Your chances of developing hearing loss at some point in your life are regrettably very high, even more so as you get older. In the US, 48 million people report some degree of hearing loss, including almost two-thirds of adults age 70 and older.
That’s the reason it’s important to understand hearing loss, so that you can identify the symptoms and take precautionary measures to reduce injury to your hearing. In this blog post, we’re going to zero in on the most common type of hearing loss: sensorineural hearing loss.
The three types of hearing loss
In general, there are three types of hearing loss:
- Conductive hearing loss
- Sensorineural hearing loss
- Mixed hearing loss (a mix of sensorineural and conductive)
Conductive hearing loss is less common and is caused by some form of blockage in the outer or middle ear. Common causes of conductive hearing loss include impacted earwax, ear infections, benign tumors, perforated eardrums, and genetic malformations of the ear.
However, sensorineural hearing loss is far more common.
Sensorineural hearing loss
This type of hearing loss is the most common and makes up about 90 percent of all documented hearing loss. It is the result of damage to the hair cells (nerves of hearing) of the inner ear or to the nerves connecting the inner ear to the brain.
With sensorineural hearing loss, sound waves enter through the outer ear, strike the eardrum, and arrive at the inner ear (the cochlea and hair cells) as normal. However, on account of destruction to the hair cells (the very small nerve cells of hearing), the sound signal that is presented to the brain for processing is diminished.
This diminished signal is perceived as muffled or faint and usually has an effect on speech more than other kinds of lower-pitched sounds. Additionally, contrary to conductive hearing loss, sensorineural hearing loss is generally permanent and cannot be corrected with medicine or surgery.
Causes and symptoms
Sensorineural hearing loss has various potential causes, including:
- Genetic disorders
- Family history of hearing loss
- Meniere’s Disease or other disorders
- Head trauma
- Benign tumors
- Direct exposure to loud noise
- The aging process (presbycusis)
The final two, exposure to loud noise and aging, constitute the most common causes of sensorineural hearing loss, which is honestly great news because it means that the majority of cases of hearing loss can be avoided (you can’t avoid aging, of course, but you can limit the collective exposure to sound over the course of your lifetime).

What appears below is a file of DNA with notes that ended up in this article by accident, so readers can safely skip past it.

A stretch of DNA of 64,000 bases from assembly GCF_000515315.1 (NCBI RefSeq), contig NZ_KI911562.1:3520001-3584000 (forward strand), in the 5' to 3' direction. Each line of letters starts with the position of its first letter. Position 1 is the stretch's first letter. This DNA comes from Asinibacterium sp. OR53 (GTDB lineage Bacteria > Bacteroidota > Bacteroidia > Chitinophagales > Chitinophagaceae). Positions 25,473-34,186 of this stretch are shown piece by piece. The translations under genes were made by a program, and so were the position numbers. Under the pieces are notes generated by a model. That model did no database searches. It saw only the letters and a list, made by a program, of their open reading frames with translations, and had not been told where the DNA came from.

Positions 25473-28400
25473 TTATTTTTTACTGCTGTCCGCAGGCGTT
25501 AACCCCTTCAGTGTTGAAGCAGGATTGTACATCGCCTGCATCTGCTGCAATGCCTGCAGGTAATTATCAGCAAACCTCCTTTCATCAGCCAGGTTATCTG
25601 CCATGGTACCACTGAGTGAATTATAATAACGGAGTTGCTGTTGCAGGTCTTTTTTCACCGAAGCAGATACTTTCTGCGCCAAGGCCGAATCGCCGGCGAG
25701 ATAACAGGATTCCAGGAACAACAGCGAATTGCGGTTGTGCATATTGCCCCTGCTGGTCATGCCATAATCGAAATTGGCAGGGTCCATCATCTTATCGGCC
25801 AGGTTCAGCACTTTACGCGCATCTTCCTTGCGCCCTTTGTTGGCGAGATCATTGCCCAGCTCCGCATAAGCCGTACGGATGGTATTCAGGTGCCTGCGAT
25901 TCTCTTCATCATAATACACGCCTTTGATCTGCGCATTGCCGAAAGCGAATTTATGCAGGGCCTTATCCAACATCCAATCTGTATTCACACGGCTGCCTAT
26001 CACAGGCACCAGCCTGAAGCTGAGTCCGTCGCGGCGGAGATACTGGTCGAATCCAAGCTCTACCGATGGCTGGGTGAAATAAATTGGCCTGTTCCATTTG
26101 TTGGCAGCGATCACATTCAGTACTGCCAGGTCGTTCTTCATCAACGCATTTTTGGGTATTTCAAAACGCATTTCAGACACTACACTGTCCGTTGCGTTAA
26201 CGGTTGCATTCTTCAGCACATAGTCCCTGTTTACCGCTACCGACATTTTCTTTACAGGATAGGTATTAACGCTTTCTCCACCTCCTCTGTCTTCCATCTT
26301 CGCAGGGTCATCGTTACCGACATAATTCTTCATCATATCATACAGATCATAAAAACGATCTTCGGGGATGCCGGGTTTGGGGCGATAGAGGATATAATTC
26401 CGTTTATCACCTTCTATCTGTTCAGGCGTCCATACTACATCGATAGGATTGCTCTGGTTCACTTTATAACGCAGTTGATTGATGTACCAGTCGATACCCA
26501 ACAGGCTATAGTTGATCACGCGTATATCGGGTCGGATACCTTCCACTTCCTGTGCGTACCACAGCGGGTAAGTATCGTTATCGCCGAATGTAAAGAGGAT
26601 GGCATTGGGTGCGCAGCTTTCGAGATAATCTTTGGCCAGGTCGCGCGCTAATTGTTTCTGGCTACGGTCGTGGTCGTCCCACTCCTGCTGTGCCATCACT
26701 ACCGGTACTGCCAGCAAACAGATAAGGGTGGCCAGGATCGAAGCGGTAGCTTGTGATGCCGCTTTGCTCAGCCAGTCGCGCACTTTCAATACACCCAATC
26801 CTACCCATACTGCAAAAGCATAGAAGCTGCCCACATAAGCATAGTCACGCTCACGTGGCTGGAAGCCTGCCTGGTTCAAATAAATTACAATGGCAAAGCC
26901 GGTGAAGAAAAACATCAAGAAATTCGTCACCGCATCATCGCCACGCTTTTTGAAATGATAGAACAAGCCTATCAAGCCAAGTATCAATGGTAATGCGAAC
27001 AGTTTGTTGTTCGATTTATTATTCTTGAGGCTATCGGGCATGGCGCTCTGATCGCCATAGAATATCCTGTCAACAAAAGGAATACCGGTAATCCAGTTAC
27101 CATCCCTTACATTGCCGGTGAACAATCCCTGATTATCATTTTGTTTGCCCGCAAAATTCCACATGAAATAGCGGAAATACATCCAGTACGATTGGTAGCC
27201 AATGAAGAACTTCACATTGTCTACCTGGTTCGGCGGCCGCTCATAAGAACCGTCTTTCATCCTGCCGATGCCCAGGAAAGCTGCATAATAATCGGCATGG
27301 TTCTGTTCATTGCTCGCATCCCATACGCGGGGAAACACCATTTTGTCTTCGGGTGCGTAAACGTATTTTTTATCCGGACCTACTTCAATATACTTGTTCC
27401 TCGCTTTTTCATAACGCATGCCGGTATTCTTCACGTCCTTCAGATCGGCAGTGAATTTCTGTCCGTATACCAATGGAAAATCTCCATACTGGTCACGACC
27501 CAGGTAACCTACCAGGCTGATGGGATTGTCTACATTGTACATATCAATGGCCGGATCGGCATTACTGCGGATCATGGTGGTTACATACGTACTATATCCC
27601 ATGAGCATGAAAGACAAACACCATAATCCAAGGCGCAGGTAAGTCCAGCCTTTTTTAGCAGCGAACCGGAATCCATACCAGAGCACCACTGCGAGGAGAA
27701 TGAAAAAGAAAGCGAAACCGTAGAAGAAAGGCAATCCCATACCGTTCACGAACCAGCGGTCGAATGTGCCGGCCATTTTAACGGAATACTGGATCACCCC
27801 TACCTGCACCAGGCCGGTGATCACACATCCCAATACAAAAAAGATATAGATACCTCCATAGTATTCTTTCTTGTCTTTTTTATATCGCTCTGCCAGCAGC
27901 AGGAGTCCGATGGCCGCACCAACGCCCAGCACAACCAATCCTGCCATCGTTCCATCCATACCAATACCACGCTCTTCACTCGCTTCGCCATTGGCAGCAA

To fully understand the signs and symptoms of sensorineural hearing loss, you should bear in mind that damage to the nerve cells of hearing almost always develops very gradually. Consequently, the symptoms advance so slowly that it can be virtually impossible to perceive.
A small amount of hearing loss every year will not be very noticeable to you, but after many years it will be very noticeable to your friends and family. So although you might believe everyone is mumbling, it might be that your hearing loss is catching up to you.
Here are a few of the symptoms to watch for:
- Difficulty understanding speech
- Difficulty following conversions, especially with more than one person
- Turning up the TV and radio volume to elevated levels
- Consistently asking others to repeat themselves
- Perceiving muffled sounds or ringing in the ears (tinnitus)
- Becoming exceedingly exhausted at the end of the day
If you recognize any of these symptoms, or have had people inform you that you might have hearing loss, it’s a good idea to book a hearing exam. Hearing tests are easy and painless, and the earlier you treat your hearing loss the more hearing you’ll be able to preserve.
Prevention and treatment
Sensorineural hearing loss is mostly preventable, which is great news because it is by far the most common form of hearing loss. Millions of instances of hearing loss in the US could be averted by implementing some simple protective measures.
Any sound above 80 decibels (the volume of city traffic inside your car) can potentially harm your hearing with long-term exposure.
As the decibel level increases, the amount of time of safe exposure decreases. As a result, at 100 decibels (the volume of a rock concert), any exposure over 15 minutes could damage your hearing.
Here are a few tips on how you can prevent hearing loss:
- Apply the 60/60 rule – when listening to a mp3 player through headphones, listen for no more than 60 minutes at no more than 60 percent of the max volume. Additionally, think about investing in noise-canceling headphones, as these will require lower volumes.
- Protect your ears at live shows – concerts can vary from 100-120 decibels, far above the limit of safe volume (you could harm your hearing within 15 minutes). Minimize the volume with the use of foam earplugs or with musician’s plugs that maintain the quality of the music.
- Protect your ears on the job – if you work in a high-volume profession, check with your employer about its hearing protection program.
- Safeguard your hearing at home – a variety of household and leisure activities generate high-decibel sounds, including power saws, motorcycles, and firework displays. Make sure that you always use ear protection during prolonged exposure.
If you already have hearing loss, all is not lost. Hearing aids, while not able to completely restore your hearing, can significantly improve your life. Hearing aids can improve your conversations and relationships and can protect against any additional consequences of hearing loss.
If you think that you might have sensorineural hearing loss, schedule your quick and easy hearing test today!